Event Title

Initial Response of Saplings and Stump Sprouts to Experimental Canopy Gap Formation in a Northern Hardwood Forest

Event Website

http://www.nafew2009.org/

Start Date

23-6-2009 9:40 AM

End Date

23-6-2009 10:00 AM

Description

The response of forest regeneration to canopy gap formation plays a key role in forest stand dynamics and future species composition of mesic forests. Results from controlled, replicated experiments, however, are limited. We measured light environment and extension growth for saplings and stump sprouts in and around experimentally harvested canopy gaps two years after formation to evaluate the initial response of shade tolerant sugar maple (Acer saccharum) versus mid-tolerant bitternut hickory (Carya cordiformis) and white ash (Fraxinus americana). Gap areas (projected) ranged from 9 to 443 m≤ and were chosen to represent the typical range found in old-growth forests of the Great Lakes region. No saplings (>0.5 cm dbh) were browsed by deer, but because of heavy browsing on stump sprouts, analysis of extension growth on sprouts was restricted to a subset of plots fenced to exclude deer. Surprisingly, sugar maple saplings attained higher extension growth rates across all light conditions than the two mid-tolerant species (18.2 vs. 13.0 cm, respectively; p = 0.004). Sugar maple sapling extension growth varied significantly as a function of pre-treatment growth rate and gap area (p < 0.001). Extension growth of mid-tolerant saplings was not significantly correlated with any measured variable. However, stump sprouts grew two to five times faster than saplings (p < 0.001), and unlike the trend among saplings, mid-tolerants grew faster than sugar maple (100.1 vs. 67.8 cm, respectively). Our results indicate that sugar maple saplings respond to canopy gap formation more quickly than midtolerant associates and that stump sprouts outgrew saplings considerably. In addition, the importance of stump sprouting to gap regeneration increased significantly in larger gaps because of harvest damage to saplings. However, saplings have an advantage of greater initial height, so future competitive status may depend on changes in relative growth rates over the next few decades.

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Jun 23rd, 9:40 AM Jun 23rd, 10:00 AM

Initial Response of Saplings and Stump Sprouts to Experimental Canopy Gap Formation in a Northern Hardwood Forest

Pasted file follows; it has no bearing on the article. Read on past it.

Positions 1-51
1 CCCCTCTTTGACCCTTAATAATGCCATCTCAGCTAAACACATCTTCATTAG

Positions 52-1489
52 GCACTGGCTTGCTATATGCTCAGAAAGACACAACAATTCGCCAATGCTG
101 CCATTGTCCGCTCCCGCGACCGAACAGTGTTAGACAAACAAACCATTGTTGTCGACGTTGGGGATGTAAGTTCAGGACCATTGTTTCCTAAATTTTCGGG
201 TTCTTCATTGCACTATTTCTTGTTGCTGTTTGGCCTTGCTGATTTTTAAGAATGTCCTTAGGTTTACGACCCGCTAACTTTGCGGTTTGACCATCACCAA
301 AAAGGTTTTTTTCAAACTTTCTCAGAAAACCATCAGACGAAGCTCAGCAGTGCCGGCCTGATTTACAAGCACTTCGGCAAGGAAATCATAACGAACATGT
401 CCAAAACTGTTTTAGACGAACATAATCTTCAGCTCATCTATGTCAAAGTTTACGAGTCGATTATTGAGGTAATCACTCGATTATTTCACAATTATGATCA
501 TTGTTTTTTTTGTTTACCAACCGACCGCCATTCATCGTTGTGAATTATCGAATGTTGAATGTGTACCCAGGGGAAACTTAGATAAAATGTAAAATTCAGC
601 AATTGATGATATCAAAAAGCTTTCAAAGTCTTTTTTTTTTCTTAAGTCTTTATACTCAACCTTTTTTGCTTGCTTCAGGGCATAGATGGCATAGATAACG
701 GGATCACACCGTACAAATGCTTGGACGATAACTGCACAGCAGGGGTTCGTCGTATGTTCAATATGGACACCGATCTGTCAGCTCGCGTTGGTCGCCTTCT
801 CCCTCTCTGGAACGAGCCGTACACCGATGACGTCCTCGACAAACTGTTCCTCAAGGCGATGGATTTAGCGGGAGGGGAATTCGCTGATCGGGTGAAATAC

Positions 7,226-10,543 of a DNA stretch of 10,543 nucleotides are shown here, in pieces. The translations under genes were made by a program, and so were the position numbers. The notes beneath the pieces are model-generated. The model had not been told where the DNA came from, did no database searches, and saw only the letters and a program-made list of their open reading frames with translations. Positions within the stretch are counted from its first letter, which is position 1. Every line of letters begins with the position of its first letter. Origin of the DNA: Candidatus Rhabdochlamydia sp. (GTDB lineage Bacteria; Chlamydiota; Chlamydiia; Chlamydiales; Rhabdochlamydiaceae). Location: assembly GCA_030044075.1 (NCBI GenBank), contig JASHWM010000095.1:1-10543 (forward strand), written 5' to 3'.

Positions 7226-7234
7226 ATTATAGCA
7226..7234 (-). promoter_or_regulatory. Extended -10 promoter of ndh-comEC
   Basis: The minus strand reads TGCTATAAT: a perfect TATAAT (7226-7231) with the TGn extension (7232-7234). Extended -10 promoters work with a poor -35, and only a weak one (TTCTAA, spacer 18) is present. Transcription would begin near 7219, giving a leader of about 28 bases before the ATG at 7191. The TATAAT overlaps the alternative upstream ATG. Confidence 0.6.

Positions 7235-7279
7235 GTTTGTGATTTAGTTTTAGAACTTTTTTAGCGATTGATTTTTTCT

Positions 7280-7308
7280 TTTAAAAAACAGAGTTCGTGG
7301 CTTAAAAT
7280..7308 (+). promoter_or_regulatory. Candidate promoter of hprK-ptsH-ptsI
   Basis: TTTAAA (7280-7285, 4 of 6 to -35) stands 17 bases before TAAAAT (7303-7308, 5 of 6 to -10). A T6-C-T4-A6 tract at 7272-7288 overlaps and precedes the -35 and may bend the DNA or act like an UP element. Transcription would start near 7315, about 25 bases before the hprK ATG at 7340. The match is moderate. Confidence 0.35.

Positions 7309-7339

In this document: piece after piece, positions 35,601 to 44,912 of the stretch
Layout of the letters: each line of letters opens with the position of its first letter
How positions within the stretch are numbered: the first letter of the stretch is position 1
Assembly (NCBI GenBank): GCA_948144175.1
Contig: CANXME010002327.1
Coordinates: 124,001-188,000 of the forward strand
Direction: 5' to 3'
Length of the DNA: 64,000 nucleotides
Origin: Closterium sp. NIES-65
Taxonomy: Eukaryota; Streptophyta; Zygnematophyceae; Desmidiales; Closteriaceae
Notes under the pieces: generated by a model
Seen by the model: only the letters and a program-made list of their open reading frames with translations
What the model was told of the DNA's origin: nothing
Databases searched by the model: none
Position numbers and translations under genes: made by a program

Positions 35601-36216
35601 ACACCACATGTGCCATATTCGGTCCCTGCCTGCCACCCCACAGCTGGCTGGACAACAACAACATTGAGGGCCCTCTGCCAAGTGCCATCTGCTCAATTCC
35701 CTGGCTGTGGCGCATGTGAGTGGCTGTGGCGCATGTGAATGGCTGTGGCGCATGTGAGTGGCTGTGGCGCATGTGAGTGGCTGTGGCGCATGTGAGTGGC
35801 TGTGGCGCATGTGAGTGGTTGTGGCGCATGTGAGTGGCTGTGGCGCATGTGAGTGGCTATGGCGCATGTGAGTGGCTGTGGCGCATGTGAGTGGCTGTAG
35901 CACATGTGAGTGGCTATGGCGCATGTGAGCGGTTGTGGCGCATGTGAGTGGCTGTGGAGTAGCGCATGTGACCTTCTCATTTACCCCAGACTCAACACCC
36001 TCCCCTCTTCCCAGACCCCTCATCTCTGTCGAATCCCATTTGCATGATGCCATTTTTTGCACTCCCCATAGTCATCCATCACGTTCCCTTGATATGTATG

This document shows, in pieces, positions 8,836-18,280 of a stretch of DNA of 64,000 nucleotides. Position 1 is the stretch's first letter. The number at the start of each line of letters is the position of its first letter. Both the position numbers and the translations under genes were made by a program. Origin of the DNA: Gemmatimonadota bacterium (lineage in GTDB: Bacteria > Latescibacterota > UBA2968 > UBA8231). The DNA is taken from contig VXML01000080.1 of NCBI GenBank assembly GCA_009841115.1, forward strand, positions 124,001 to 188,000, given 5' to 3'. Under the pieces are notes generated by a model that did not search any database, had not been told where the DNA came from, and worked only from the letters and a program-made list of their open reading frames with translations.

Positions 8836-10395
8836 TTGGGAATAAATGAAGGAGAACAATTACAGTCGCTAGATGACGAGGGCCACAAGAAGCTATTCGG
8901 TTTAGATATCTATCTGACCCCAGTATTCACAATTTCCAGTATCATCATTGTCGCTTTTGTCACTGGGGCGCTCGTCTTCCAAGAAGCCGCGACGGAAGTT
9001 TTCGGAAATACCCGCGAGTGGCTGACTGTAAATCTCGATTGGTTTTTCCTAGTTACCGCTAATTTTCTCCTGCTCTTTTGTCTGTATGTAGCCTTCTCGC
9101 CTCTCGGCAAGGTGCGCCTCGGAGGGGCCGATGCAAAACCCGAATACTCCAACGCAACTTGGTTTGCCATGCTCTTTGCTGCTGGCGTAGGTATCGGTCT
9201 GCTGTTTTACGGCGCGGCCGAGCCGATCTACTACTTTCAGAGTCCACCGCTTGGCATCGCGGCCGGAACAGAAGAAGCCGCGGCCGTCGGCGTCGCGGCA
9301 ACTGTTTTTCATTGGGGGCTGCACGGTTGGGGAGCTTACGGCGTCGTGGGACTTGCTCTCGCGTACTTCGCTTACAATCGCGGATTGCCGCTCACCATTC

The response of forest regeneration to canopy gap formation plays a key role in forest stand dynamics and future species composition of mesic forests. Results from controlled, replicated experiments, however, are limited. We measured light environment and extension growth for saplings and stump sprouts in and around experimentally harvested canopy gaps two years after formation to evaluate the initial response of shade tolerant sugar maple (Acer saccharum) versus mid-tolerant bitternut hickory (Carya cordiformis) and white ash (Fraxinus americana). Gap areas (projected) ranged from 9 to 443 m≤ and were chosen to represent the typical range found in old-growth forests of the Great Lakes region. No saplings (>0.5 cm dbh) were browsed by deer, but because of heavy browsing on stump sprouts, analysis of extension growth on sprouts was restricted to a subset of plots fenced to exclude deer. Surprisingly, sugar maple saplings attained higher extension growth rates across all light conditions than the two mid-tolerant species (18.2 vs. 13.0 cm, respectively; p = 0.004). Sugar maple sapling extension growth varied significantly as a function of pre-treatment growth rate and gap area (p < 0.001). Extension growth of mid-tolerant saplings was not significantly correlated with any measured variable. However, stump sprouts grew two to five times faster than saplings (p < 0.001), and unlike the trend among saplings, mid-tolerants grew faster than sugar maple (100.1 vs. 67.8 cm, respectively). Our results indicate that sugar maple saplings respond to canopy gap formation more quickly than midtolerant associates and that stump sprouts outgrew saplings considerably. In addition, the importance of stump sprouting to gap regeneration increased significantly in larger gaps because of harvest damage to saplings. However, saplings have an advantage of greater initial height, so future competitive status may depend on changes in relative growth rates over the next few decades.

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